6 Great Books About Influential Women

Claire Handscombe

Women have often been the forgotten protagonists of history. But these books help fill that gap.

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Amazons, Abolitionists, and Activists, by Mikki Kendall and A. D'Amico

Billed as “an indispensable resource for people of all genders interested in the fight for a more liberated future”, this book is also beautiful – making it an ideal gift for the aesthetically oriented history nerd in your life.

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No Modernism Without Lesbians, by Diana Souhami

The famous Parisian bookstore Shakespeare & Co was founded by Sylvia Beach in 1919, and became a haunt and gathering place for artists and writers who made Modernism what it was. This book tells the story of that shop, its owner, and the birth of Parisian Modernism between the Wars. It’s about four women – Sylvia Beach, Bryher, Natalie Barney, and Gertrude Stein – and how their lives intersected with those of Matisse, Cézanne, Picasso, Gauguin, Hemingway, Scott Fitzgerald, Paul Bowles, and more.

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Roaring Girls, by Holly Kyte

We’re familiar with the suffragettes and other 20th century British heroines, but it turns out that even before then, British women were fighting for their rights. Roaring Girls highlights eight of them, from a cross-dressing thief to an LGBTQ+ trailblazer. Nevertheless, they persisted.

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Women's London: A Tour Guide to Great Lives, by Rachel Kolsky

If you’re planning a trip across the Pond anytime soon (or if you want to indulge in a little armchair travel) you’ll want to pack this guidebook to London, which offers self-guided tours to places where key women—artists, doctors, reformers, royals, authors, and more—lived, worked, and are commemorated.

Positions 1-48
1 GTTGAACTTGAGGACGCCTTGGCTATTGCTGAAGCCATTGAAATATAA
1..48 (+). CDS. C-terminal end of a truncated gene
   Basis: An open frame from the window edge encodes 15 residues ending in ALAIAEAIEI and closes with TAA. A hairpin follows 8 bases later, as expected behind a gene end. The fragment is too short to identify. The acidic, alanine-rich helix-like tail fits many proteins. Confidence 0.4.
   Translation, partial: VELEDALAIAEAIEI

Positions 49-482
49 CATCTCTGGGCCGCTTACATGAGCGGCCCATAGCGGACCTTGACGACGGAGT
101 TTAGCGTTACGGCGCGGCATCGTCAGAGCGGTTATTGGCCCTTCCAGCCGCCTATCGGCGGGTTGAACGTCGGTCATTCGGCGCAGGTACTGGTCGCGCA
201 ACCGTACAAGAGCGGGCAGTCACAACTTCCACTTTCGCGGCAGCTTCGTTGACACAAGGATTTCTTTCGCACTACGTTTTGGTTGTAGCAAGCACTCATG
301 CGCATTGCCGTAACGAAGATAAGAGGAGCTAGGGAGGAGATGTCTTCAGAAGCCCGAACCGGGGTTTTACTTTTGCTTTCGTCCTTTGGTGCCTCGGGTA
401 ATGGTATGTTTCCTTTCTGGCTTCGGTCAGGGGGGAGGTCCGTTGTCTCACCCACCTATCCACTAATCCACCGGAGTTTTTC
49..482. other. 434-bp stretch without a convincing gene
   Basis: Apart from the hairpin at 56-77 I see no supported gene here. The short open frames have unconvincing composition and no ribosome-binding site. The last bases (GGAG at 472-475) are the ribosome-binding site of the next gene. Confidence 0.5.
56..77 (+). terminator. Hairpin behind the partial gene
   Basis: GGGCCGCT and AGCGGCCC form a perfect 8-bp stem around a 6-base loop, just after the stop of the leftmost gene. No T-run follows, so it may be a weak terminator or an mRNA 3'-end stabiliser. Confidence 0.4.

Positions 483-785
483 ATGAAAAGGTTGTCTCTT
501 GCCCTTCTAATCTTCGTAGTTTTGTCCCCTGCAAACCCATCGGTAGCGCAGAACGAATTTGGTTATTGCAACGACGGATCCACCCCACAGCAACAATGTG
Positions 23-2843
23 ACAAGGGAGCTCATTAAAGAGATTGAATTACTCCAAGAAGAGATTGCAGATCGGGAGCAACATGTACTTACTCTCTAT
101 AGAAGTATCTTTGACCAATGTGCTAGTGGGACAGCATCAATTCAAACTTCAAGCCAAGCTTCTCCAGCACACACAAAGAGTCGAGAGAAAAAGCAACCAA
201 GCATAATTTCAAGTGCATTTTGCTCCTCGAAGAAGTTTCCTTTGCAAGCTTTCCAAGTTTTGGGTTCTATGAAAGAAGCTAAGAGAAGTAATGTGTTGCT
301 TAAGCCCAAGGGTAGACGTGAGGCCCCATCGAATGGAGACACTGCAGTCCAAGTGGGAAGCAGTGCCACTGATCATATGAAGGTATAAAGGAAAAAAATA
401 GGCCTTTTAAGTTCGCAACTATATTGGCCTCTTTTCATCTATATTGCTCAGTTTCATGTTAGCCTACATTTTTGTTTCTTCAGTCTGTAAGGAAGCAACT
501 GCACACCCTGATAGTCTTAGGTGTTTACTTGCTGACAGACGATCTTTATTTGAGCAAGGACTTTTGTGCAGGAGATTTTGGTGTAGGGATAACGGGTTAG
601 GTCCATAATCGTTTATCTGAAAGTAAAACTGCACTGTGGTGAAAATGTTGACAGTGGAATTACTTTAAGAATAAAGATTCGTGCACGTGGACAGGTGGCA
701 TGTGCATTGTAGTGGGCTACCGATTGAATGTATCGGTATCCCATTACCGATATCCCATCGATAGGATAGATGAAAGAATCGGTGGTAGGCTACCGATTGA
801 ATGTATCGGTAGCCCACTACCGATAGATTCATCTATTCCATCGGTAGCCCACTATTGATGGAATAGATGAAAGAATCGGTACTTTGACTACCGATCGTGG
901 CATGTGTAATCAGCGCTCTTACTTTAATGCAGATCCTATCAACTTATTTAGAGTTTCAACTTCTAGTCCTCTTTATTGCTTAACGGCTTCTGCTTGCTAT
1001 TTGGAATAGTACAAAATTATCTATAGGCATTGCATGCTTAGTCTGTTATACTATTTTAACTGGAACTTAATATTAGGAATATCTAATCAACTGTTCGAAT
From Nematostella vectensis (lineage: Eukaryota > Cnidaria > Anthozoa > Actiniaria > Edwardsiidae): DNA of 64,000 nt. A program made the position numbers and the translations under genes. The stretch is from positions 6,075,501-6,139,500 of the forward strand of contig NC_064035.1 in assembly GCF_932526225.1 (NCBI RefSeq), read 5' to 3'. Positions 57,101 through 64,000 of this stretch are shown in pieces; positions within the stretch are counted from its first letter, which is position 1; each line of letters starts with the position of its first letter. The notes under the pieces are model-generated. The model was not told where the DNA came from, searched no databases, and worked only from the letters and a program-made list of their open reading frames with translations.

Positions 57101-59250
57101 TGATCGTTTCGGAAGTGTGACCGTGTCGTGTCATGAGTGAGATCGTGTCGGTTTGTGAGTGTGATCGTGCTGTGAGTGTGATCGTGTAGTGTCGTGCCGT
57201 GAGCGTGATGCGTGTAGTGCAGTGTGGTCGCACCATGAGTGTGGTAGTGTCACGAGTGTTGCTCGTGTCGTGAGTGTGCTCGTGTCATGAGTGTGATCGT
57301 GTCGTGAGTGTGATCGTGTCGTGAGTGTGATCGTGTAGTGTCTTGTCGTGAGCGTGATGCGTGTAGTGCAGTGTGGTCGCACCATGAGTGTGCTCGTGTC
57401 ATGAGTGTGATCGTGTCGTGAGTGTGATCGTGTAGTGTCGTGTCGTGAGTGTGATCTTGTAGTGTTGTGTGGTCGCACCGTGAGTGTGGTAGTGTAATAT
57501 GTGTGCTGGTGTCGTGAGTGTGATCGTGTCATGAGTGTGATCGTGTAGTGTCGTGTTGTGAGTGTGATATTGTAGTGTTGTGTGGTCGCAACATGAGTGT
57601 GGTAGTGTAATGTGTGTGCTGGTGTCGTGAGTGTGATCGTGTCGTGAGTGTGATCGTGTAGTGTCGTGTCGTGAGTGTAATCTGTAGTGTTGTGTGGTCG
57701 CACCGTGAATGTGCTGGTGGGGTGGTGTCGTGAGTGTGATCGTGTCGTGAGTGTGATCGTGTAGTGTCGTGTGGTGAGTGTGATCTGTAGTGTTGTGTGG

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Square Haunting, by Francesca Wade

“I like this London life…the street-sauntering and square-haunting,” wrote Virginia Woolf in her diary in 1925 – hence the title of this book. The square in question is Mecklenburgh Square, a radical address back in 1920s London, where five notable women, Woolf among them, did some of their best thinking. This book brings them to life and highlights their importance. Sally Rooney found this book “beautiful and deeply moving”.

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Rise Up, Women! by Diane Atkinson

2018 marked 100 years since some British women got the vote and were first able to stand for Parliament, and that inspired a lot of books about feminism in general and the suffrage movement in particular. Rise Up, Women takes a closer look at some of the women who made that up that movement—women of all ages and social classes, from all four corners of the UK, in a “meticulously researched, vividly rendered and truly defining biography of a movement.”

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Claire Handscombe is a British writer who moved to Washington, DC, in 2012, ostensibly to study for an MFA in Creative Writing, but really, let’s be honest, because of an obsession with The West Wing. She is the host of the Brit Lit Podcast, a monthly show about news and views from UK books and publishing; the author of Unscripted, a novel about a young woman with a celebrity crush and a determined plan; and the editor of Walk With Us: How The West Wing Changed Our Lives.

Washington, DC

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